Modern day manners
“The hardest job kids today face is learning good manners without seeing any.” – Fred Astaire
In today’s fast-paced, technology-driven society where emails and texts have largely replaced face-to-face interactions and rude behaviour such as people texting at the dinner table are increasingly commonplace, teaching our youth good manners is something that is more crucial than ever.
It is important for a young person to develop social skills, learn how to interact in a polite manner with people they come into contact with, and basically to just treat everyone they meet with respect.
Here are our top tips to keeping your manners in check:
It sounds so simple but always say “please” and “thank”. It should become a habit that is formed as early as possible. This is one of the cardinal foundations of good manners.
Do not interrupt whilst others are speaking with each other unless there is an emergency.
If you do need to get somebody’s attention right away, the phrase “excuse me” is the most polite way for you to enter the conversation.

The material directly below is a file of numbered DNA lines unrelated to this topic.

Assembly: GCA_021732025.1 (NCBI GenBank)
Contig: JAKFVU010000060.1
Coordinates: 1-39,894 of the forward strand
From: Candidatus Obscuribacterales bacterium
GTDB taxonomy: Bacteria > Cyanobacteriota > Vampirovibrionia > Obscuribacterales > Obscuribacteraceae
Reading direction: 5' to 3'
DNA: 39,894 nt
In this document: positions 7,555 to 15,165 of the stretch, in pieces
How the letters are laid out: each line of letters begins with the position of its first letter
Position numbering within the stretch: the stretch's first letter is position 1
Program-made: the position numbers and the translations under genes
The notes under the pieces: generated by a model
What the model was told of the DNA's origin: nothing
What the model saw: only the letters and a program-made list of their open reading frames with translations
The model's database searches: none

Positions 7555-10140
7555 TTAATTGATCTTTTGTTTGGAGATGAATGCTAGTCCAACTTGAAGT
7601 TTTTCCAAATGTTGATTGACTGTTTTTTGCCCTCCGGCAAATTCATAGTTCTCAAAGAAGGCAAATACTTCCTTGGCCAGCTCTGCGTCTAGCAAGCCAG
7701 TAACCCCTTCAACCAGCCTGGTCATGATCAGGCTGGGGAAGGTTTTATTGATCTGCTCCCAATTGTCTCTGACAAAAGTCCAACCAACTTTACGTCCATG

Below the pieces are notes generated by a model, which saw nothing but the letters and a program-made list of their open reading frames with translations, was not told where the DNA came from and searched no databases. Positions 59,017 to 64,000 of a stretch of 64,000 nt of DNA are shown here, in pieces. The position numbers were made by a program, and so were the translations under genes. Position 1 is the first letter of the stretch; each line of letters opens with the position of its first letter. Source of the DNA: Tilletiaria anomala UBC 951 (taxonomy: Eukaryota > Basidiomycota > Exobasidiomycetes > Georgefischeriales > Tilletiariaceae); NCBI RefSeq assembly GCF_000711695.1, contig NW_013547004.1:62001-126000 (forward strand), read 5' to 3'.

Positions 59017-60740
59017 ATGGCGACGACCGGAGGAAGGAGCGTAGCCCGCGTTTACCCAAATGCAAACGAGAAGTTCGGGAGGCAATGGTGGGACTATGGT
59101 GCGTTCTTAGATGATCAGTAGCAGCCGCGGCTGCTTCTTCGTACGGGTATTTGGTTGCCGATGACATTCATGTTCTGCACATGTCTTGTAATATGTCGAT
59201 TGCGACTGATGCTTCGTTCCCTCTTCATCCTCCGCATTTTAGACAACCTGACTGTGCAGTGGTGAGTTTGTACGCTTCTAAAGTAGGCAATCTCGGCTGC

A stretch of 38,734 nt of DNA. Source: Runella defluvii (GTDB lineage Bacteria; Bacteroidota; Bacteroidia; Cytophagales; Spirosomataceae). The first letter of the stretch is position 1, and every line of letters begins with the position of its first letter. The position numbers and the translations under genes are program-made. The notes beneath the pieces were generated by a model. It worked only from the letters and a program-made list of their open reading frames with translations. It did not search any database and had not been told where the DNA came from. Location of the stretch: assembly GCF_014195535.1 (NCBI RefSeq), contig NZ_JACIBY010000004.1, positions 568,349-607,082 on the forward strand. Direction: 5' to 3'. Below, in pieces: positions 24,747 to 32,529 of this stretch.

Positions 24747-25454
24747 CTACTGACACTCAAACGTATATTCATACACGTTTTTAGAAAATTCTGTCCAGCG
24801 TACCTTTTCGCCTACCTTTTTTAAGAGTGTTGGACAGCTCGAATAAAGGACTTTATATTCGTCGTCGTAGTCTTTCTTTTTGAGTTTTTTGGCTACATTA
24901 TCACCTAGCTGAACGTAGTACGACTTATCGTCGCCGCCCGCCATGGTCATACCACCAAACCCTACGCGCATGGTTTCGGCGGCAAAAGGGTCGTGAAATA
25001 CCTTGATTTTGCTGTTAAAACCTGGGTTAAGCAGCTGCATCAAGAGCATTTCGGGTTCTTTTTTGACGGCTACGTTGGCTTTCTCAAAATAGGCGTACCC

Remind your child to follow the rules of her friend’s house when on a play date, and to always clean up after herself before leaving. Be sure your child always thanks the host or hostess for having them over and for the good time they had.
Teach your children to use good eye contact when having a conversation with someone.
Educate your children at a young age about bullying and that it is never acceptable. Be a role model for them in the way that you communicate to others or about others.
A proper greeting shows confidence and maturity. Teach your child to address people they meet by their title and name. Remind them that they need to use Mr., Mrs., or Ms. and not an adult’s first name unless requested to use it.
Teach your children how to use eating utensils properly. Eating dinner together as a family several times a week creates a sense of togetherness and shared ritual.
Educate your children from a young age to show respect for adults and peers.
Manners and etiquette are a learned behaviour so, it’s your duty as a parent to be an excellent role model, and you set the standard. If you are at the dinner table texting on your phone or routinely speak to people in a rude manner, your child will pick up on these behaviors and will most likely copy them. If you want to raise a well-mannered child, the first thing you must do as a parent is take a good look at your own behavior and make sure you are consistently practicing good manners yourself.